To start off 2021, Jamie’s winter IT Security News quarterly update looks at ex-employees and the threat they pose to the organisation they leave behind. He reminds you why it’s vitally important for your business to put a process in place to ensure that one of the most overlooked cyberthreats is contained as quickly as possible.
Ex-Employees, are they really gone?
Ex-employees are probably the most overlooked cyberthreat to businesses which makes them one of the most dangerous. Especially in a GDPR regulated world where organisations now have legal obligations to safeguard their data and any personal information they hold. Whether through malicious intent or simple negligence, former staff can cause the kind of data breaches that could ruin a company’s reputation and cost a fortune in fines. It’s been found that nearly a quarter (24%) of UK businesses have experienced data breaches by ex-employees (bci) and with at least 1 in 3 ex-employees left with access to network systems or data after leaving a company (IS Decisions), this is a worrying thought!
When somebody leaves your business whether it be amicably or not, how do you ensure that they no longer have access to your systems and your company’s data? Have you got a business process in place to ensure that the relevant people are made aware of your staff member’s departure, so that their accounts and access can be locked down?
How robust is your process?
Here at Net Technical Solutions, our clients are provided with a leaver’s form, which needs to be filled out when a user leaves their organisation and then sent to our support personnel for it to be actioned.
It is essential therefore that the client has a process in place their end to get that form completed and sent over to our support staff as soon as an employee departs their business. This needs to be done regardless of how well the leaving staff member and the business got on as it has nothing to do with trust, but everything to do with their IT security. If this form is not completed, the leaver's access to their IT network most likely remains in place! Even if that person does not access the system again with their account, over time someone else might.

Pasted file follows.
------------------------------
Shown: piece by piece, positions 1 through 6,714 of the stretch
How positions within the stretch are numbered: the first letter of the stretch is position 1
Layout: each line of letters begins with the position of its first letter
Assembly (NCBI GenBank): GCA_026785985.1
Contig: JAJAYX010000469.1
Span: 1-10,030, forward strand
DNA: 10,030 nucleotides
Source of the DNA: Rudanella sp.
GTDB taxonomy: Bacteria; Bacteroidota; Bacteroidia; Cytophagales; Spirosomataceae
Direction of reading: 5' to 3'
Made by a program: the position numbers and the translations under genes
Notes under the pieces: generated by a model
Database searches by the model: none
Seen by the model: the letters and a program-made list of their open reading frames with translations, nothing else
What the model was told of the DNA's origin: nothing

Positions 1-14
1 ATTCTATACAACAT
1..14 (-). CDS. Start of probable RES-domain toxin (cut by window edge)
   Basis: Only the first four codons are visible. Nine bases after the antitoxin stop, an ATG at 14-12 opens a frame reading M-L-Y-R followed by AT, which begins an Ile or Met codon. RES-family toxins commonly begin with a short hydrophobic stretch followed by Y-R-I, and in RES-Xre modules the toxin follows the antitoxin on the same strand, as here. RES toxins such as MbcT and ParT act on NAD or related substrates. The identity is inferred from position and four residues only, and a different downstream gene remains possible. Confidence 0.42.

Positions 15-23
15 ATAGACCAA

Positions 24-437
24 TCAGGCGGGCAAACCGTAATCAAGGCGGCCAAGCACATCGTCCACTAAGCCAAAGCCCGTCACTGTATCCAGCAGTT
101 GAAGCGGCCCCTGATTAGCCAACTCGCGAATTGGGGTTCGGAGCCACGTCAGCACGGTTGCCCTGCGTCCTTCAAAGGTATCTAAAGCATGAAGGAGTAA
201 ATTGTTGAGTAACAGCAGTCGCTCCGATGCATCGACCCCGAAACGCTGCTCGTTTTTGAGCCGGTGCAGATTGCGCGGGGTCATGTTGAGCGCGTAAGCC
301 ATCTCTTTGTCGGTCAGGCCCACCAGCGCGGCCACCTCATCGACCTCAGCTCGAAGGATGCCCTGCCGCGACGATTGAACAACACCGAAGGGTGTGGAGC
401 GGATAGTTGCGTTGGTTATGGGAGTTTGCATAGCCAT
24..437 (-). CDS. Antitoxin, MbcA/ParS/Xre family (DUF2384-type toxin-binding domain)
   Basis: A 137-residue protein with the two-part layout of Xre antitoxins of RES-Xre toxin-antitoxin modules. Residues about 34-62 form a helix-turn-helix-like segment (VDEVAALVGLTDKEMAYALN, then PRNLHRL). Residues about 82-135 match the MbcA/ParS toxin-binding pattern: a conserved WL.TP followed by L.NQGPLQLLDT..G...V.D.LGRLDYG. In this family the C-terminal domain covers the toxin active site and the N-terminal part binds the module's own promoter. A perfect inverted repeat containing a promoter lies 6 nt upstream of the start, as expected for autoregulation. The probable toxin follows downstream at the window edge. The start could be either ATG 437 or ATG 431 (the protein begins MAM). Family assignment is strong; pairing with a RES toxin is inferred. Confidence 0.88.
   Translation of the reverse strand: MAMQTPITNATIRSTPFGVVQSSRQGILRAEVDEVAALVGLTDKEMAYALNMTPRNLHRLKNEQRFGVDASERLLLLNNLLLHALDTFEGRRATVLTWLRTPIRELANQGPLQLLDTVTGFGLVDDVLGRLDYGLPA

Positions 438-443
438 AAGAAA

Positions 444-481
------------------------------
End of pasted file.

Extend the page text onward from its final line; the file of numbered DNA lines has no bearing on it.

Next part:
I am often left alarmed and concerned when I undertake IT security reviews on our clients’ servers as to how many active user accounts belong to people that are no longer with the company - sometimes from staff that left many years ago! These inactive accounts create an absolute ticking timebomb with existing staff unaware that they still exist and are not locked down.
There are many issues with this.
(1) Accounts that are from users that left years ago tend to have weaker passwords. Password security and awareness is still not where it needs to be for many employees and so the further back in time you go, usually the weaker the password used. This makes It much easier for hackers to compromise.
(2) Secondly if nobody is monitoring access to active accounts and one of these “active” accounts is involved in a data breach or a ransomware attack, awareness is usually very much after the horse has bolted. On investigation the “active” account that should not have been active is found to be the culprit. Off the back of that there is downtime, cost and GDPR implications to consider.
(3) The staff member themselves. Perhaps disgruntled or perhaps just after some information they left behind on one of your servers, such as a template or maybe some contact details of your own customers that might come in handy? You won’t mind right, that’s why you left the account alive? So, they try and login and find out that they can still access sensitive data and so continue to do so, siphoning information off for their own gains, or worse, until a member of staff reviews these “active” accounts and takes action.
This is one of the various checks that we perform in our IT Security reviews, and for me it is one of the most important. Therefore, I thought I would bring it to everyone’s attention at the start of the year so that as 2021 progresses, you can put a robust process in place for any future staff that leave your organisation.
Our IT Security Audit covers various checks in the following areas. Network checks, Password checks, Microsoft365 checks, Firewall checks and an external vulnerability scan of your external IP(s)